The Contract Disputes Act defines in basic terms the requirements for a monetary claim under a federal contract. The claim must be a demand, asserted as a matter of contractual right, for a “sum certain” of compensation. A sum certain seems self-explanatory, but a problem arises due to the underlying definition of a claim. A “claim” is not the contractor’s whole case against the government; the case may consist of multiple claims, each with its own set of operative facts. A contractor is expected to price each of those claims. This facilitates better government evaluation and settlement of claims.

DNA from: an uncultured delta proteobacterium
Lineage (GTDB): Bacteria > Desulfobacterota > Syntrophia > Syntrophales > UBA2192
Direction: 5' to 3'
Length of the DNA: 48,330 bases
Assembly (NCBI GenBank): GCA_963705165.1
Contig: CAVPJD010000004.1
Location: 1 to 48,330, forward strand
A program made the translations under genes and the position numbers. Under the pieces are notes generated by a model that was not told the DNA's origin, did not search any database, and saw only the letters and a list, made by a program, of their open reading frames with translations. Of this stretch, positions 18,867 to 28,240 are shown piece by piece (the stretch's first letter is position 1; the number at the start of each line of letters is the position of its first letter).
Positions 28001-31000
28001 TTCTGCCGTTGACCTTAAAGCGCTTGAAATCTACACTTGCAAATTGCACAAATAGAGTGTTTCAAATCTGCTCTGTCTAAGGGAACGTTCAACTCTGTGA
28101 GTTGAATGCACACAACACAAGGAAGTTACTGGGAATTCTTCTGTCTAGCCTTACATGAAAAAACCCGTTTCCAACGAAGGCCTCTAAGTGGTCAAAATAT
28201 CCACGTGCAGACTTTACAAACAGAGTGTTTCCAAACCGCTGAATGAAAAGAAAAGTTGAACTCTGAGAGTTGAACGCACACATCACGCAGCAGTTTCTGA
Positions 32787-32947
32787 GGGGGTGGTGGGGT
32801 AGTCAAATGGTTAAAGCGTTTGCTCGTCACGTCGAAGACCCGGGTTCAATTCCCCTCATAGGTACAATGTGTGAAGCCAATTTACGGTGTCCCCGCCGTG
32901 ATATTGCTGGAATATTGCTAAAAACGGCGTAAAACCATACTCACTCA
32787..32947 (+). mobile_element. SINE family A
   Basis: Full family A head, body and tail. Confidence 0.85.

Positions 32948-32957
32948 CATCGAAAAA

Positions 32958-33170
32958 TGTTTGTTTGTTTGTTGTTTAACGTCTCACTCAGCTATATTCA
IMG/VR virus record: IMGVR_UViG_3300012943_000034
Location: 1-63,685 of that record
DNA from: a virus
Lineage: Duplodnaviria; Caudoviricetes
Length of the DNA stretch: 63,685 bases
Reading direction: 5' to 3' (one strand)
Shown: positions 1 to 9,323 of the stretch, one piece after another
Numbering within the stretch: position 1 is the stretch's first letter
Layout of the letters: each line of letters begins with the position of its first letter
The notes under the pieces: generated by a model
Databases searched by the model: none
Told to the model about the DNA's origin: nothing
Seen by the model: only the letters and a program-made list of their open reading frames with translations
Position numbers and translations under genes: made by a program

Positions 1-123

A contractor submitted a delay claim for a sum so certain it was priced down to the cent. This was not a valid claim, however, because it was actually two distinct claims arising from different sets of operative facts. One was for delay during the design phase of the project. The other was for delay during construction. By submitting only a total, bottom-line price, the contractor had failed to demand a sum certain.
The other case in this issue involved a prime contractor’s delay in releasing retainage to a subcontractor. The contractor’s defenses to payment—an omitted engineer’s stamp and refusal to follow an oral directive for extra work—were insufficient. The contractor was liable for interest and attorney fees under a state prompt payment statute.